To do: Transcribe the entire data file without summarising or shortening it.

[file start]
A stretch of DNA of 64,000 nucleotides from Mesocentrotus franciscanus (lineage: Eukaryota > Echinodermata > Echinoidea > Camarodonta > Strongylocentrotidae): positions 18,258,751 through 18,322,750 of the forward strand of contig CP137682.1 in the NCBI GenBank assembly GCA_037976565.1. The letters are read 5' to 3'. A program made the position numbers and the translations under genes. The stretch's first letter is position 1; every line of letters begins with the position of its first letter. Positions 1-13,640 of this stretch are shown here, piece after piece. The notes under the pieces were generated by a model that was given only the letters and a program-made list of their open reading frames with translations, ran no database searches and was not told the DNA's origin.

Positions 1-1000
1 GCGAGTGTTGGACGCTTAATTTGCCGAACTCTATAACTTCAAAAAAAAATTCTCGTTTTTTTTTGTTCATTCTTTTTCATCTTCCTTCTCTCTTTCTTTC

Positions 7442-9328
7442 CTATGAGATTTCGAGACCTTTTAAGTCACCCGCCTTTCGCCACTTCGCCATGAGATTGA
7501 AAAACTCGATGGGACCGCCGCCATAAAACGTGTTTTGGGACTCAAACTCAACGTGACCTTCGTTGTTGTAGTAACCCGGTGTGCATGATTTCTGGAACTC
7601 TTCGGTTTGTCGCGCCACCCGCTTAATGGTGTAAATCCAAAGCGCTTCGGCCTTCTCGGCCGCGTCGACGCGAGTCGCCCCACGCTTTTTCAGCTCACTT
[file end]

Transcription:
A stretch of DNA of 64,000 nucleotides from Mesocentrotus franciscanus (lineage: Eukaryota > Echinodermata > Echinoidea > Camarodonta > Strongylocentrotidae): positions 18,258,751 through 18,322,750 of the forward strand of contig CP137682.1 in the NCBI GenBank assembly GCA_037976565.1. The letters are read 5' to 3'. A program made the position numbers and the translations under genes. The stretch's first letter is position 1; every line of letters begins with the position of its first letter. Positions 1-13,640 of this stretch are shown here, piece after piece. The notes under the pieces were generated by a model that was given only the letters and a program-made list of their open reading frames with translations, ran no database searches and was not told the DNA's origin.

Positions 1-1000
1 GCGAGTGTTGGACGCTTAATTTGCCGAACTCTATAACTTCAAAAAAAAATTCTCGTTTTTTTTTGTTCATTCTTTTTCATCTTCCTTCTCTCTTTCTTTC

Positions 7442-9328
7442 CTATGAGATTTCGAGACCTTTTAAGTCACCCGCCTTTCGCCACTTCGCCATGAGATTGA
7501 AAAACTCGATGGGACCGCCGCCATAAAACGTGTTTTGGGACTCAAACTCAACGTGACCTTCGTTGTTGTAGTAACCCGGTGTGCATGATTTCTGGAACTC
7601 TTCGGTTTGTCGCGCCACCCGCTTAATGGTGTAAATCCAAAGCGCTTCGGCCTTCTCGGCCGCGTCGACGCGAGTCGCCCCACGCTTTTTCAGCTCACTT